Written by: Melanie Saumer | Ph.D. candidate at the Department of Communication at the University of Vienna, Austria
Based on the most recent statistics, more than a quarter of the Austrian population has migrant background and in fact, the country's population is growing solely because of migration. Moreover, in 2021 alone, 39,930 applications for asylum were made in Austria. Despite the large numbers of migrants living in the country, very little is known about the opportunities they have to engage with their new communities. Therefore, we, the researchers at the University of Vienna, have decided to explore the civic engagement opportunities of the young, newly arrived refugees living in Austria. In our case, we cooperate specifically with young refugees (age 18–29 years) who come from Syria, Afghanistan, and Somalia, as most migrants in Austria originate from these countries.
Our main goal is to identify citizenship opportunities and means to producing empowerment as seen from the youths' perspectives, while using the data collected within the project to produce new and better policy-making that is going to improve the civic engagement opportunities of young migrants both at local as well as national level.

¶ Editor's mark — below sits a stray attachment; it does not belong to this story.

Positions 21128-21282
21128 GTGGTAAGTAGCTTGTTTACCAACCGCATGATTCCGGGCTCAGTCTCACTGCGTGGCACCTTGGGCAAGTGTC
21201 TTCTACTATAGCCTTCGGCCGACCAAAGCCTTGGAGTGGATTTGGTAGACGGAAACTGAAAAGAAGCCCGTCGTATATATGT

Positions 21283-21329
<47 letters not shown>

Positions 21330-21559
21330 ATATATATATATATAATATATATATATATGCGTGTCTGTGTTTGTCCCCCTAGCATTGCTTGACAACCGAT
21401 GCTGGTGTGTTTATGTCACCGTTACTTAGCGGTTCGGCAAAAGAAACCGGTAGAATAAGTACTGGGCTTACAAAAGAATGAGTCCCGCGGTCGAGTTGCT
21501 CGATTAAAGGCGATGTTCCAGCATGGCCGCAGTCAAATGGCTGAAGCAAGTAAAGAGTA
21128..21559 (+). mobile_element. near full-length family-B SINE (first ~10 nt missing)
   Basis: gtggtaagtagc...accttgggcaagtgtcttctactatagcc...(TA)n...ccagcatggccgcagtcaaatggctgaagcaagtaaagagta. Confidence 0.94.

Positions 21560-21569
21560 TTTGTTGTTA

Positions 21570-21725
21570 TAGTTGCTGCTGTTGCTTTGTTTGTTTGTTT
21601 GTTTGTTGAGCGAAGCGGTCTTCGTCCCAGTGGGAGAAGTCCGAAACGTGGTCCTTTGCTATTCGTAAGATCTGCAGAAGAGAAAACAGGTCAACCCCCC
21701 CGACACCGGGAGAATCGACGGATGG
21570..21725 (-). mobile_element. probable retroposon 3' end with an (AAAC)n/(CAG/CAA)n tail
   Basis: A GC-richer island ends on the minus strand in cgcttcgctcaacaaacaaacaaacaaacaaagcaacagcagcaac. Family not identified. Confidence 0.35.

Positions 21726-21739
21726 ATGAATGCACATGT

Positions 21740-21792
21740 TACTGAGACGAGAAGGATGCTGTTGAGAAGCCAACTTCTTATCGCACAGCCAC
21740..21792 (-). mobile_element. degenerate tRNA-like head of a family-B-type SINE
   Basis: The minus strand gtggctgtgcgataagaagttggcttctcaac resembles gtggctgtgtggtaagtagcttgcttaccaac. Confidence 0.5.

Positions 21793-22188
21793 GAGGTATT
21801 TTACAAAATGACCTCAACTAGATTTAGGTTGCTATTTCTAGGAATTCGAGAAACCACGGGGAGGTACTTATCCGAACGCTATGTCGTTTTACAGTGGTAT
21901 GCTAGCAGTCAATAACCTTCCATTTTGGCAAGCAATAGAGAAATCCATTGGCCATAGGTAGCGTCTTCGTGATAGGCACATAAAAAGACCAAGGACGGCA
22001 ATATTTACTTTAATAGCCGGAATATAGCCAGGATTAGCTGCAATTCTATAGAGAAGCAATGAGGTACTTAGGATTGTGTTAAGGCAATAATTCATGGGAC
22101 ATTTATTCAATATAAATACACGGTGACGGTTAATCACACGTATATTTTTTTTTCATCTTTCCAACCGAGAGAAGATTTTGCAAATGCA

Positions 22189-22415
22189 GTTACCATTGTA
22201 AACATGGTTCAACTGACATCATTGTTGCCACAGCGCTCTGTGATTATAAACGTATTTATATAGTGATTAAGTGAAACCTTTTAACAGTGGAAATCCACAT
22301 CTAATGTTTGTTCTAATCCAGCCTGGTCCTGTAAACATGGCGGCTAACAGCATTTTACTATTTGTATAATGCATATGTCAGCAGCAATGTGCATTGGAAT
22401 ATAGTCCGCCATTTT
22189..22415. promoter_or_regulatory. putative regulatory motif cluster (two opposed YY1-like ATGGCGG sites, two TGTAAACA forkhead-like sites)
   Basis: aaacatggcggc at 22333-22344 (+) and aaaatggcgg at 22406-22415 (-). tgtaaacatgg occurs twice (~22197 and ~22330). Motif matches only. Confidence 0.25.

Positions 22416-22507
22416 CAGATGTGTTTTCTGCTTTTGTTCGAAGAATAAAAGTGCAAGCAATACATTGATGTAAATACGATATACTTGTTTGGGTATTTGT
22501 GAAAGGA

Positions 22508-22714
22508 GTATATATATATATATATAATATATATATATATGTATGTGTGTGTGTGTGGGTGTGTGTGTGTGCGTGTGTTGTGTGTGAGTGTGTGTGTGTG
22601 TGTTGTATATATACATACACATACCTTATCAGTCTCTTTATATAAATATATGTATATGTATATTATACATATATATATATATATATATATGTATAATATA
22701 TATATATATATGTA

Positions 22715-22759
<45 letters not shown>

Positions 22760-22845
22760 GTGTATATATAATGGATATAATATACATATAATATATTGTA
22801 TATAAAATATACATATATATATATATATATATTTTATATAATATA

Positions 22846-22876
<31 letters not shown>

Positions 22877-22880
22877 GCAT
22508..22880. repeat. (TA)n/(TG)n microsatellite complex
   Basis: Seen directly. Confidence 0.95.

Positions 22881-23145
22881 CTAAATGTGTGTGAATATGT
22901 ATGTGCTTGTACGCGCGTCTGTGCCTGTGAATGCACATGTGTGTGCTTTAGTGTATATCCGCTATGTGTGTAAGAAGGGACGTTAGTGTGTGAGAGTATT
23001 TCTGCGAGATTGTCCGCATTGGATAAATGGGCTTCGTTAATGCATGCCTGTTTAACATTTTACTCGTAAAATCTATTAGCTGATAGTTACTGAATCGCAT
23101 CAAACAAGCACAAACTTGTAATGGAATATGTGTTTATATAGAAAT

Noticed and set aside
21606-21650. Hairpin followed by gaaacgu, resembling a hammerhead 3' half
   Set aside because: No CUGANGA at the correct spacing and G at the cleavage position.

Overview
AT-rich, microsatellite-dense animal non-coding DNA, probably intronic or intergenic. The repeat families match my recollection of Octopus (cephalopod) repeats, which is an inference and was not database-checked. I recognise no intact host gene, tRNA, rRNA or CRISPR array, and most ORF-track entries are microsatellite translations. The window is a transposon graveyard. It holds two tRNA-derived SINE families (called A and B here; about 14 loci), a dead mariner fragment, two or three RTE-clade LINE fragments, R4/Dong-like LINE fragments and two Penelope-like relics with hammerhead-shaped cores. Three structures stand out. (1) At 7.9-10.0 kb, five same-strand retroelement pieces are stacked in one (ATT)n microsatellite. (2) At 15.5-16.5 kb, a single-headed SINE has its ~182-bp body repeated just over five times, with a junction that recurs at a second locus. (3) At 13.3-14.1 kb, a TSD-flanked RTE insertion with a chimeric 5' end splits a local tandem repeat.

So far, we have already conducted three workshops with our young citizen scientists with migrant background working towards innovations to improve their opportunities for the civic engagement in their new home. Moreover, we also organized a living lab, where the young citizen scientists had the opportunity to discuss their opinions, problems, and ideas for potential solutions with local politicians and other stakeholders with whom we plan to further cooperate on creating impact and reducing hurdles the young migrants are facing.
As we are still in the early stages of the project, the exact social innovation our cooperation with the young citizen scientists is going to bring is not clear yet. However, it is already apparent that our project is touching upon a very important issue and the co-creation process provides unique and otherwise unachievable insights into the lives of the young migrants in Austria.
And what have we learnt so far? Generally, it can be said that political participation of the young migrants is quite hard, while civic engagement is possible, albeit oftentimes problematic. The most common hurdles refugees in Austria need to overcome are language barriers, legal obstacles, lacking sense of belonging and navigating their way around the Austrian bureaucracy. Moreover, while there are numerous opportunities for migrants to engage with the society, many are not aware of them.
Our future efforts are therefore going to focus on meaningful policy-making that could reduce the aforementioned obstacles as well as on promotion of the available civic engagement opportunities in the migrant communities.